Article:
I've been lightly following this thread, but I think I'm seeing a miscommunication that's causing some trouble. If I'm wrong, ignore me. If I'm not, let me present this different point of view to Bob and nosig.
I believe what james is talking about is not a matter of preference (or 'his way of GMing') but rather the general idea of a GM bettering oneself. I know for a fact that there are things that a new GM can be taught that will improve his/her game without changing their style or delivery. Things like 'visual aids help players experience the scenario with multiple senses' and 'having players roll damage along with combat can speed up play a bit', even some borderline advice like 'during combat, tell the players after they've sat there for 10 seconds that you're going to delay their character until they think of what they want to do, for the sake of keeping the combat flowing'.
If a GM is willing to take constructive advice and food for thought, they can become better at GMing. A group of players that take an active role in advising new GMs within their community can offer this.
On the other hand, if a GM has a habit that is causing trouble, it is worth mentioning at the end of the slot what you felt/observed based on what the GM did. If they weren't aware of the affect of their actions, they will probably be happy you pointed it out. If they're a dick, they'll tell you off and you'll know to move along.
I think you guys are looking to far into what James is saying.
Society FAQ wrote:
...a tattooed sorcerer may only use her create spell tattoo power during days spent in play (ie. not between scenarios)...
The FAQ will usually have information on how to mesh archetypes with OP. The rest of the description for the ability is in the feat on page 16 of Inner Sea Magic.
I agree on both counts. I used the Field Guide to fill in a lot of the information.
I think the alternatives would have been either to include more information in the scenarios which is highly unlikely (word count and not wanting to overload a new GM) or to include references to products which is also unlikely as it makes the scenario feel tattered and make new GMs feel less confident about it without the extra books.
1. The first was the Suicide Well in Area 12. In the text for the room, it states that "...any creature that [looks down into the well] is subject to a suggestion that urges it to throw itself into the hole." However, the suggestion spell text states that "asking the creature to do some obviously harmful act automatically negates the effect of the spell." This is confusing. The wording should probably be changed. How would/did you handle this apparent contradiction?
Specific overrides general. Since the scenario says that the haunt tells the PC to jump, that's what the suggestion's effect is. Remember, it's an undead creature not a spell being cast so it doesn't have to perfectly imitate the spell description.
(Also, because this is an introductory scenario, and the Haunt rules are found in the Advanced Player's Guide, they would make a good appendix -- with a note in the room description referring the GM to it. It's not clear that players are supposed to enter initiative when someone looks down the well unless you have the Haunt rules at hand.)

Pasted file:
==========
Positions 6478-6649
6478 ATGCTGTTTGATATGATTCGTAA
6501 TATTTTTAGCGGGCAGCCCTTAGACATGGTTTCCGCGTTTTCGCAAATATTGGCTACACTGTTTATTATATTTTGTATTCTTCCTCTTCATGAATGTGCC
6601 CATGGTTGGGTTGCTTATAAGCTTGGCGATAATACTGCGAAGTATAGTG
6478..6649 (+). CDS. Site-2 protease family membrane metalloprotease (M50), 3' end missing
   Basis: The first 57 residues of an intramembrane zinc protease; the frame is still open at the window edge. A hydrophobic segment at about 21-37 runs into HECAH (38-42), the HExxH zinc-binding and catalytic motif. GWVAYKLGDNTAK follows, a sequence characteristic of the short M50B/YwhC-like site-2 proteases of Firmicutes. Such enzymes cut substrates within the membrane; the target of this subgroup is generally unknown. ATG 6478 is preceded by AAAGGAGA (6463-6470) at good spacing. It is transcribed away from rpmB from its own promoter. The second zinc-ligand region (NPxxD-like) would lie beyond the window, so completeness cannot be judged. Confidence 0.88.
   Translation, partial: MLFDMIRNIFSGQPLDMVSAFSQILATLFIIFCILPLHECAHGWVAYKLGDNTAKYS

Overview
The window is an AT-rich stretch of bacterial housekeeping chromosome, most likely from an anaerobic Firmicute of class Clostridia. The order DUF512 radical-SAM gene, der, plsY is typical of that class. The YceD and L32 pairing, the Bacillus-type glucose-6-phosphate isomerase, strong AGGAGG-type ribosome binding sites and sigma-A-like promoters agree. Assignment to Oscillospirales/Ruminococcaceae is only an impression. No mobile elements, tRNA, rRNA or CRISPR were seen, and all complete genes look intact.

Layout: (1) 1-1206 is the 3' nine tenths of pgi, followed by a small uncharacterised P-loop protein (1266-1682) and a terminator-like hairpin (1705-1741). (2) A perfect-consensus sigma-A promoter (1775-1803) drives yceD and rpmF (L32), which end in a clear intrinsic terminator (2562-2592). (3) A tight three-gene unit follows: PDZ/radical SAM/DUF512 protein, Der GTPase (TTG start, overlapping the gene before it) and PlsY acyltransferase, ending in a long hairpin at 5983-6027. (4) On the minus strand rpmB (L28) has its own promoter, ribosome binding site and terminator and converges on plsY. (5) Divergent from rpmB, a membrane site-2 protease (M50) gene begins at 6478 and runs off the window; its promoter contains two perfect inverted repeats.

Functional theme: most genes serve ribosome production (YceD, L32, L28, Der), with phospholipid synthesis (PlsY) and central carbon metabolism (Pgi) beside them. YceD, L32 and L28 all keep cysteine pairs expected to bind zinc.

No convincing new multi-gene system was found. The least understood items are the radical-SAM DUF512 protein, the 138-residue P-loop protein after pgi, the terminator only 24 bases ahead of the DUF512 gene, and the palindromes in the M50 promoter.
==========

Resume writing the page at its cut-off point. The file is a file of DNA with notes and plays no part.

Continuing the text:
I think the scenario included a small description with the fact that the well always goes on Initiative #10. A reference would be nice, but I don't think it was needed.
It didn't specifically say it in this one, but you are supposed to drop a little propaganda for the Andoran and Qadiran factions when talking with the PCs. What you added was fine.
Also, there are some other parts to their personalities that are supposed to shine through (mostly with the Sense Motive checks the scenario gives). Amara Li is compromising especially in regards to mixing the culture of the east with the west. Colson Madris is arrogant and pompous but he honestly cares about what he believes in and honestly cares about the PCs safety. Aaqir al'Hakam may be manipulative and legalistic but his is still proper and civil, giving the impression of being very knowledgeable (he IS a diviner after all).
Bob Jonquet wrote:
I really don't care which way you go, but to drop a point in just to get a Day Job roll is lame. This is a role-playing game after all.
... Unless that rank represents what the character tried to do for a career before joining the Pathfinders. I don't see it as lame. I see it as lame that people would have character that just sit around the Lodge doing nothing between missions. Have you no life? A Day Job skill can be an important for RP even if you just put a point in and say "That's what he/she does between scenario, now where's my roll."
Dennis Baker wrote:
I see no problem with this. I used to teach 3.5 to gaming groups when I was head of the local gaming club where I used to live. Players had a wide variety of experience.
Where I am now, we just throw new players into the fire and we've never had trouble. Must be something in the water, but as soon as they've played a session or two they get a voracious appetite for knowledge about the game and the world. Honestly, I think it's because we have a diversity in our experienced players that cause a new member to undergo a deep rules-lawyering debate, avid descriptions of places in Golarion, interesting build quirks and combination, advice from Painlord's 176 threads, and instructions on building terrain/painting miniatures all within their first session or two. I think all the different aspects of what makes Pathfinder fun and interesting overloads their brains causing them to hit the ground running.
They give our VC a run for his money. :D